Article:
This weekend marks the one year anniversary of the largest single day protest in US history—the Women’s March—when on January 21, 2017, 4.2 million people marched across the US in more than 600 US cities, and from Antarctica to Zimbabwe, at least 261 more sister marches cropped up worldwide. To celebrate this pivotal protest, UC Press is highlighting titles across subjects as part of our Herstory series, with today’s focus on Women’s Studies titles that continue the discussions on feminism, past and present. While just a preview of our publishing “herstory,” these titles will engage your intellect and inspire your activism today, tomorrow, and for future tomorrows.
How All Politics Became Reproductive Politics:
From Welfare Reform to Foreclosure to Trump
By Laura Briggs
Today all politics are reproductive politics, argues esteemed feminist critic Laura Briggs. From longer work hours to the election of Donald Trump, our current political crisis is above all about reproduction. Briggs brilliantly outlines how politicians’ racist accounts of reproduction were the leading wedge in the government and business disinvestment in families, leading to the rigorous demands of the American workplace. These demands are stressful for all women, but for women of color and their children, women with fewer resources and power, the ramifications could be deadly.
The Big Push: Exposing and Challenging the Persistence of Patriarchy
By Cynthia Enloe
The Big Push exposes how patriarchal ideas and relationships continue to be modernized to this day. Through contemporary cases and reports, renowned political scientist Cynthia Enloe exposes the workings of everyday patriarchy—in how Syrian women civil society activists have been excluded from international peace negotiations; how sexual harassment became institutionally accepted within major news organizations; or in how the UN Secretary General’s post has remained a masculine domain.
Timely, globally conscious, and ever-relevant in the wake of today’s #MeToo movement, The Big Push is a call for feminist self-reflection and strategic action with a belief that exposure complements resistance.
Smart Girls: Success, School, and the Myth of Post-Feminism
By Shauna Pomerantz and Rebecca Raby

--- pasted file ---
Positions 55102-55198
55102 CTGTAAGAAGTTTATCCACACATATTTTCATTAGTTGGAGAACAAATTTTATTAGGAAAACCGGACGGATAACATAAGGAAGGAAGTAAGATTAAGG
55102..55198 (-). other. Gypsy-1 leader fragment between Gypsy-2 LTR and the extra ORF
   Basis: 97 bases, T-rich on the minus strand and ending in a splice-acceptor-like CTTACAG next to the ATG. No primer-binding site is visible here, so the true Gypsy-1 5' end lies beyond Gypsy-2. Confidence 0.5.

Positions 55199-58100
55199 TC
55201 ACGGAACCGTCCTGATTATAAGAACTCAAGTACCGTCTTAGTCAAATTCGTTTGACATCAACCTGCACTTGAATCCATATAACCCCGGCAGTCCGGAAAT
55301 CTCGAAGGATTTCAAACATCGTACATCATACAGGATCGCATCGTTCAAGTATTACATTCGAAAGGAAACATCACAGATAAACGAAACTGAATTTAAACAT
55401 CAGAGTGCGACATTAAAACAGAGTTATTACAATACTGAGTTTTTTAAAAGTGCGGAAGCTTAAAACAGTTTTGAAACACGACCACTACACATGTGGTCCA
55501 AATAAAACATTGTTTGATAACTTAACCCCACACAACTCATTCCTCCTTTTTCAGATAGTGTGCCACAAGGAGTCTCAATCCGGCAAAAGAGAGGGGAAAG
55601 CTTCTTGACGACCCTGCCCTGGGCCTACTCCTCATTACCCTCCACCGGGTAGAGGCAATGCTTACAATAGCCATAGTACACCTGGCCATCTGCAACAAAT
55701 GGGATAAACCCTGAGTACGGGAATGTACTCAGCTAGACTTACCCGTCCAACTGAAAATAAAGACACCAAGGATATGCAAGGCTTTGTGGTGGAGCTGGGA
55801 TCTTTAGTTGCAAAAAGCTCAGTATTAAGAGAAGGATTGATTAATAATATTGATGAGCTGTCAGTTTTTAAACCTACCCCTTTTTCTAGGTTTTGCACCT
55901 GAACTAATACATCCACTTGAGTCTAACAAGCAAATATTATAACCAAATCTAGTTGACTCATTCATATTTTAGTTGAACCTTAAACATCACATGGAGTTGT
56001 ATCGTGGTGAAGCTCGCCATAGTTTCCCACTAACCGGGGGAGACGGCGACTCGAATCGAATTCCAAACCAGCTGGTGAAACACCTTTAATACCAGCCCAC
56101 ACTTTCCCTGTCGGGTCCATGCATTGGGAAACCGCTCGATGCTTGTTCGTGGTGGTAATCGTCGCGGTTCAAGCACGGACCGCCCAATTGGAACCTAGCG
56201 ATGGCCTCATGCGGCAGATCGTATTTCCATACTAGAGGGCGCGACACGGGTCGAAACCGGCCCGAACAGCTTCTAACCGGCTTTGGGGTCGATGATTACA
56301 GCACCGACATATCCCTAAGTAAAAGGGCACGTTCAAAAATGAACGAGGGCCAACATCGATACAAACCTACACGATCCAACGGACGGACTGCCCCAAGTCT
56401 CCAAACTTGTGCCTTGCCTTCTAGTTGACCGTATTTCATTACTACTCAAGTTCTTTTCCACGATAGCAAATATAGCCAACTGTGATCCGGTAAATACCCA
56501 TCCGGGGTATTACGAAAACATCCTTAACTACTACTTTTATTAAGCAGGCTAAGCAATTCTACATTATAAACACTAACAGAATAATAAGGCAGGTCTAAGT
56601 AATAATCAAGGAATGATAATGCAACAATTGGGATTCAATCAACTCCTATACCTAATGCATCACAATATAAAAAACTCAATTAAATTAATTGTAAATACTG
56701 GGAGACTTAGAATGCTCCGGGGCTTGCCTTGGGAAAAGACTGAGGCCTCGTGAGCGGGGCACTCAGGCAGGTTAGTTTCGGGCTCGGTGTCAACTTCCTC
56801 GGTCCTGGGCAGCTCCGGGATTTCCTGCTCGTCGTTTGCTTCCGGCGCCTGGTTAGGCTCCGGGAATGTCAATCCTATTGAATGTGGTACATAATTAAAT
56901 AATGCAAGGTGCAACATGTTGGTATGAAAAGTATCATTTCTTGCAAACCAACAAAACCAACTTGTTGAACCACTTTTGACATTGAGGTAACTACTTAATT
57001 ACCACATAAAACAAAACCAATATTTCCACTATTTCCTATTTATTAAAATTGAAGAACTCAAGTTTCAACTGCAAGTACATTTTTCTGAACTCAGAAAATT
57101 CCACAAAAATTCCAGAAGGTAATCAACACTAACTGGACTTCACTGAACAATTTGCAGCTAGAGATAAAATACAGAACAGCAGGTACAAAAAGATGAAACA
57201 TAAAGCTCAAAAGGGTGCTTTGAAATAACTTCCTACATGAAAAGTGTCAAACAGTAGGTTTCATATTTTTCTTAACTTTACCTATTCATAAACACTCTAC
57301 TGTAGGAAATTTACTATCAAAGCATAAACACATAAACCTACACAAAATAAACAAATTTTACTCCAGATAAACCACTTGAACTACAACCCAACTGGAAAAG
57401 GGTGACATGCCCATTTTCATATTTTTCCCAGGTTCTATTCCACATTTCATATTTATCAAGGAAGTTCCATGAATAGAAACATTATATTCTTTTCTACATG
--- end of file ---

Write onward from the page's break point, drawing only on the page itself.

Girls are said to outperform boys in high school exams, university entrance and graduation rates, and professional certification. As a result, many in Western society assume that girls no longer need support. But the reality is far more complicated. Smart Girls investigates how academically successful girls deal with stress, the “supergirl” drive for perfection, race and class issues, and the sexism that is still present in schools. Describing girls’ varied everyday experiences, including negotiations of traditional gender norms, Shauna Pomerantz and Rebecca Raby show how teachers, administrators, parents, and media commentators can help smart girls thrive while working toward straight As and a bright future.
The Diva Nation: Female Icons from Japanese Cultural History
Edited By Laura Miller and Rebecca Copeland
Diva Nation explores the constructed nature of female iconicity in Japan. From ancient goddesses and queens to modern singers and writers, this edited volume critically reconsiders the female icon, tracing how she has been offered up for emulation, debate or censure. The research in this book culminates from curiosity over the insistent presence of Japanese female figures who have refused to sit quietly on the sidelines of history. The diva is ripe for expansion, fantasy, eroticization, and playful reinvention, while simultaneously presenting a challenge to patriarchal culture. Diva Nation asks how the diva disrupts or bolsters ideas about nationhood, morality, and aesthetics.